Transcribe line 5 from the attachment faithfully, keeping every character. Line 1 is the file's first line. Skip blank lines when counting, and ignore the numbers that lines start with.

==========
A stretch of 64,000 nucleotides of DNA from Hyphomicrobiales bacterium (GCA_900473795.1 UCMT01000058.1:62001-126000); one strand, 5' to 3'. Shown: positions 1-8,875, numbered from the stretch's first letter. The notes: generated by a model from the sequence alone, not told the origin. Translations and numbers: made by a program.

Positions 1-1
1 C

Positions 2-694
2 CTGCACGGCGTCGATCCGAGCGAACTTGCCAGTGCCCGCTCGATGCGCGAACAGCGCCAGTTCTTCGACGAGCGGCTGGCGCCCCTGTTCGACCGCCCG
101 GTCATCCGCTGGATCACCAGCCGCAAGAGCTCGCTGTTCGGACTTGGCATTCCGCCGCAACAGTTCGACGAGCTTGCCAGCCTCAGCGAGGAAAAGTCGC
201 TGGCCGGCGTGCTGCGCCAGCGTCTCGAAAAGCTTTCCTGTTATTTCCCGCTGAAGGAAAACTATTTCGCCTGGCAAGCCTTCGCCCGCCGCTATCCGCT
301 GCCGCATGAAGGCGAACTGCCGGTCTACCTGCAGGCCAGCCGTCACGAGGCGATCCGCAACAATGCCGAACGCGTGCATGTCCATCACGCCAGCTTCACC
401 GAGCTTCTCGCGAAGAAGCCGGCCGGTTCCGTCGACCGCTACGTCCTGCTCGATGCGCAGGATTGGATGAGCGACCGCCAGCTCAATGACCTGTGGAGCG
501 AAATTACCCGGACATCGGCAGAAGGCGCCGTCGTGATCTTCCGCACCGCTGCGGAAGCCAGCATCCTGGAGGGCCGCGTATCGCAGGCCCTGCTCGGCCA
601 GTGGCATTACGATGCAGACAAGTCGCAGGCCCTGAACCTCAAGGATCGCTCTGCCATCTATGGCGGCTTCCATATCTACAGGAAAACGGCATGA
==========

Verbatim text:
2 CTGCACGGCGTCGATCCGAGCGAACTTGCCAGTGCCCGCTCGATGCGCGAACAGCGCCAGTTCTTCGACGAGCGGCTGGCGCCCCTGTTCGACCGCCCG